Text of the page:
Hostile campaign for N.D. school superintendentFor Max Laird, campaigning against incumbent state school superintendent Wayne Sanstead has been like taking on a ghost. The two men have debated once, and Laird said he rarely sees Sanstead on the road.
By: By Dale Wetzel, The Associated Press, The Jamestown Sun
BISMARCK — For Max Laird, campaigning against incumbent state school superintendent Wayne Sanstead has been like taking on a ghost. The two men have debated once, and Laird said he rarely sees Sanstead on the road.
“He doesn’t campaign in the conventional sense. He figures that he doesn’t have to,” Laird said of Sanstead, a former Minot teacher, state legislator and lieutenant governor who is seeking his seventh term as North Dakota’s superintendent of public instruction.
For Sanstead, the race is unusual for a different reason. The 73-year-old incumbent has faced a barrage of television commercials, financed mostly by Laird himself, that paint him as ineffectual and out of touch with the public school classroom.
Laird has put $100,000 of personal funds in his campaign and used the money to buy television and radio ads, billboard space and a Volkswagen Bug that has become a campaign symbol. Two of Laird’s billboards, which show Laird with his right arm playfully draped over the car, are near Sanstead’s Bismarck home.
Sanstead angrily rebuts the notion that he is aloof from education trends, saying he has always made a point of visiting classrooms and talking to teachers and administrators. Laird’s campaign has “focused on ageism, not on my ability to do the job,” Sanstead said.
“This is the first time I’ve had that kind of financial power put into place against me,” Sanstead said. “He is running a negative media campaign of the first order ... I thought this would be on a much higher level.”
Laird, 57, teaches science at a Grand Forks alternative high school, which helps students who have previously dropped out of school. He lives in the rural Grand Forks County community of Thompson.
He has been critical of what he believes is Sanstead’s passivity as head of the Department of Public Instruction.
Sanstead has not been aggressive in seeking a number of education changes, including improved student performance monitoring, education finance reform, higher teacher pay and the availability of advanced instruction in rural areas, Laird said.
Republican Lt. Gov. Jack Dalrymple and the Commission on Education Improvement, which Gov. John Hoeven appointed in January 2006, have stepped into the policy vacuum, Laird said. Sanstead is a member of the commission, but Laird, who has attended commission meetings, said it is apparent Dalrymple is its guiding force.
“Jack Dalrymple is so far downstream from Wayne right now, you can’t even imagine,” Laird said.
Sanstead said he has been active in helping to shape the commission’s recommendations to the North Dakota Legislature, which are expected to include new graduation standards and increased support for technical education, teacher training, student tutoring and preschools.
Sanstead said he will press for an increased share of state spending on school instruction and teacher compensation. And Laird’s campaign portrayal of him as a washed-up officeholder doesn’t mesh with what North Dakotans know about him, the incumbent said.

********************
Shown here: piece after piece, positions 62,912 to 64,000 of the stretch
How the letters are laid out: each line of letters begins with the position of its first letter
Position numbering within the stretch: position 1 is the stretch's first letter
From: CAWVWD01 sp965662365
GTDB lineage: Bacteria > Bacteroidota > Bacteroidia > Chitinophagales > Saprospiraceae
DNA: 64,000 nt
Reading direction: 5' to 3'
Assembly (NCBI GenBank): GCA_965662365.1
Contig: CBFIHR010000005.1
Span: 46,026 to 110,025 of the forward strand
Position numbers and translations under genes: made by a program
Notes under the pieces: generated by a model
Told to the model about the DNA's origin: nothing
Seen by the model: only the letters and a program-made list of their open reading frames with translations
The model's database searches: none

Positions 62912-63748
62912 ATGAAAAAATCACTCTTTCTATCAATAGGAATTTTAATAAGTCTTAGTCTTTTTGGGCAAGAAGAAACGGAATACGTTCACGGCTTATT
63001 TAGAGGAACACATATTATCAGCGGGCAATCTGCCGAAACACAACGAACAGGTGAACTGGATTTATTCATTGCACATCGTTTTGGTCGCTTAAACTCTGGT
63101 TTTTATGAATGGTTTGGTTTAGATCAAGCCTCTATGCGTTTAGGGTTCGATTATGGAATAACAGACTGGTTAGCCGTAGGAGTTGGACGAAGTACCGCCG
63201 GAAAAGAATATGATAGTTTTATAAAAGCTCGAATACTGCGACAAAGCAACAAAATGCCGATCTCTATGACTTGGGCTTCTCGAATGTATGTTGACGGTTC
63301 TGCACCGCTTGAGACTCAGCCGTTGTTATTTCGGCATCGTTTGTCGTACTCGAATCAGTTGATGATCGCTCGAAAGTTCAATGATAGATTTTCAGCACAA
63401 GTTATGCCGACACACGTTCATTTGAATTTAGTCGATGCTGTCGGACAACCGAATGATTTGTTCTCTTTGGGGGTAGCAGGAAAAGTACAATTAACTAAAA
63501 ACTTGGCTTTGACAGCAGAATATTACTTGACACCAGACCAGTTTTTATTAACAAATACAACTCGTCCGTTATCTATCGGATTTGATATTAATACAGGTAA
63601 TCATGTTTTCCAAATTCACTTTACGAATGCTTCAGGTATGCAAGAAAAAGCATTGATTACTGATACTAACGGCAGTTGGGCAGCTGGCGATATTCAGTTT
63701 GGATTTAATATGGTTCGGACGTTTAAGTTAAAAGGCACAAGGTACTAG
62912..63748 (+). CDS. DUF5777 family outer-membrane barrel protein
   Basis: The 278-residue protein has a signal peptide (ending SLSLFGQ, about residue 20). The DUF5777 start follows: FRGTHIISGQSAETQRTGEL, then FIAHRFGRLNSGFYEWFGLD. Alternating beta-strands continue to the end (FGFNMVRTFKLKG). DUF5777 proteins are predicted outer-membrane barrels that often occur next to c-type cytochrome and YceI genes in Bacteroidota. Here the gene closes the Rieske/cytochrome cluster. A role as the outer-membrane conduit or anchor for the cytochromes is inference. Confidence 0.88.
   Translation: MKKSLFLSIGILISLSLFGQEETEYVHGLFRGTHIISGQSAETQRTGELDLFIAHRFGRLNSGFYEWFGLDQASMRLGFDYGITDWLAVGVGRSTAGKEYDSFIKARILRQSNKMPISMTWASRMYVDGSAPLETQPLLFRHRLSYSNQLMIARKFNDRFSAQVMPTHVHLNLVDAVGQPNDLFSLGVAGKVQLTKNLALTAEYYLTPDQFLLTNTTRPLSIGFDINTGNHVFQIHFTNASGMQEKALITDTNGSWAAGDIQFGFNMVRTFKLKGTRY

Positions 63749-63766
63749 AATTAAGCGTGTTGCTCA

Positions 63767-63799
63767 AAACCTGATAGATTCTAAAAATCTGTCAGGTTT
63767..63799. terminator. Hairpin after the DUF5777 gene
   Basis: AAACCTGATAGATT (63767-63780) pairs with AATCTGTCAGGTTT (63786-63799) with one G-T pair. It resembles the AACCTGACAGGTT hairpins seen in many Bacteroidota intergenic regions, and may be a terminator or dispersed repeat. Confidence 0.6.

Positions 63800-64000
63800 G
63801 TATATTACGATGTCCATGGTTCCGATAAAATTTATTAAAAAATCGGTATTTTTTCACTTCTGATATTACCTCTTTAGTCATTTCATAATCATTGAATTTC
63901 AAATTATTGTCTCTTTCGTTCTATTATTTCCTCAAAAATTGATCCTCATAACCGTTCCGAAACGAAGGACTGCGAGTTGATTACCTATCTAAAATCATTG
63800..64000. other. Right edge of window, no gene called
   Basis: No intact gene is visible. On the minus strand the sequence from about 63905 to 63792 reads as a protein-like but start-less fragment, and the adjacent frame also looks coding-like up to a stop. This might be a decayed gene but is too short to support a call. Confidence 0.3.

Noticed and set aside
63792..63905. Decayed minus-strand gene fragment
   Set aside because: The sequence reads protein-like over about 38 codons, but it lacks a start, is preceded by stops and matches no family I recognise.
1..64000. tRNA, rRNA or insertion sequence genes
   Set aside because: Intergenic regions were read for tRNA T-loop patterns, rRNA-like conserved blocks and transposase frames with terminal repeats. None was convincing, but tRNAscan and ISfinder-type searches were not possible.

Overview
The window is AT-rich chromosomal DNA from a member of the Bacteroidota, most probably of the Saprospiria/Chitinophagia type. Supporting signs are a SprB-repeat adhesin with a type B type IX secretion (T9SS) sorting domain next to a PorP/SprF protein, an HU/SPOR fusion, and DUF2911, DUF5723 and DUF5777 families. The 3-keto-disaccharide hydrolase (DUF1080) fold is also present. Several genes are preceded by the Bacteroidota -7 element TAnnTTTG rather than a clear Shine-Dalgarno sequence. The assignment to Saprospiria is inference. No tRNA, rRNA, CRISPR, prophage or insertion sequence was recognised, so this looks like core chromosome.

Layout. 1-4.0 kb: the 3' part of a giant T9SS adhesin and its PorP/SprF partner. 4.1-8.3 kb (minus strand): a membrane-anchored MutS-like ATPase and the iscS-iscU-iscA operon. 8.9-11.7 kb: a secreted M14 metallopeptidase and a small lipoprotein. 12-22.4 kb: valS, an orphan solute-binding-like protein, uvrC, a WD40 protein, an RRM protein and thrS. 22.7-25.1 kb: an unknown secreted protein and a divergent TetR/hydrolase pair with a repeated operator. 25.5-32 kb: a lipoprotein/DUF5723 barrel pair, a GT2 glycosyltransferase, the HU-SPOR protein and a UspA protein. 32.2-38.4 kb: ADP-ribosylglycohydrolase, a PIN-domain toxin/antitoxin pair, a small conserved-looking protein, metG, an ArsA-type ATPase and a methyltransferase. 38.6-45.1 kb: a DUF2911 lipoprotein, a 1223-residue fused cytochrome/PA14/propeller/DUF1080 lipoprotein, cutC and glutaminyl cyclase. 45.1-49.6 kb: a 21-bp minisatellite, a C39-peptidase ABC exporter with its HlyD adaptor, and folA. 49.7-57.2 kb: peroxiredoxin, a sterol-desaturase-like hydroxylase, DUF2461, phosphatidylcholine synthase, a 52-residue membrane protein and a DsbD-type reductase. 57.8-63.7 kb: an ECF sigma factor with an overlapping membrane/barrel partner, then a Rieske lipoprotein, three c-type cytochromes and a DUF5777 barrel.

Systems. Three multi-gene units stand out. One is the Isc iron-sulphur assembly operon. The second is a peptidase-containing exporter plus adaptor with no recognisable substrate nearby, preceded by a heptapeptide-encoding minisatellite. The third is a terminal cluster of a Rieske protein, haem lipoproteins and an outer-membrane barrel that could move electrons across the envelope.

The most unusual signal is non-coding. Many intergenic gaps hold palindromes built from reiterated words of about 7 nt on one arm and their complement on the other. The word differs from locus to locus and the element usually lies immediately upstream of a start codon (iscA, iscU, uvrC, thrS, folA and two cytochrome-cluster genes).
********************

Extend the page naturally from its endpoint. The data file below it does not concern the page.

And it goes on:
“Clearly, I’m not that way, and people know that. They know that I’m energetic and active and involved,” Sanstead said. “They’re not looking at it as a matter of age. They know I have a lot of experience in putting forward the interests of education.”
Laird, who is a former president of the North Dakota Education Association, is running his second statewide campaign for superintendent of public instruction.
In 2004, he was eliminated in the June primary when he finished behind Sanstead and Keith Jacobson, a New Salem school superintendent who had Republican backing in the race.
Sanstead and Laird are both Democrats. No Republican-supported candidate ran this year for superintendent, which is listed on North Dakota’s nonpartisan ballot.
After the North Dakota Republican state convention did not bring forth a candidate for DPI, Laird seized the opportunity. He was guaranteed a general election contest against Sanstead when the two men turned out to be the only candidates for the job.
Laird has held a number of news conferences to outline his campaign agenda, and has posted a running commentary on his blog, “A Teacher’s Take.” Sanstead’s campaign has been more low-key, as have his previous races.
“I have been doing my usual thing, trying to keep the office running,” Sanstead said in an interview.
Never a prolific fundraiser, Sanstead has raised just over $18,000 for his re-election. “I didn’t expect all of the heavy money,” he said. If he had anticipated Laird’s effort, “I suspect I would have spent more time” raising funds, Sanstead said.
Laird said the expenditures have been needed to overcome Sanstead’s advantages as a longtime incumbent, and what he said were Sanstead’s unwillingness to debate him on issues.
“In any normal statewide campaign, when you’re running against someone, you have your proposal and the other guy’s proposal, your records, and your plans for the future,” Laird said. “In this case, my opponent has not elucidated or defended his record ... As far as I can see, there hasn’t been a campaign. Your opponent is just a name.”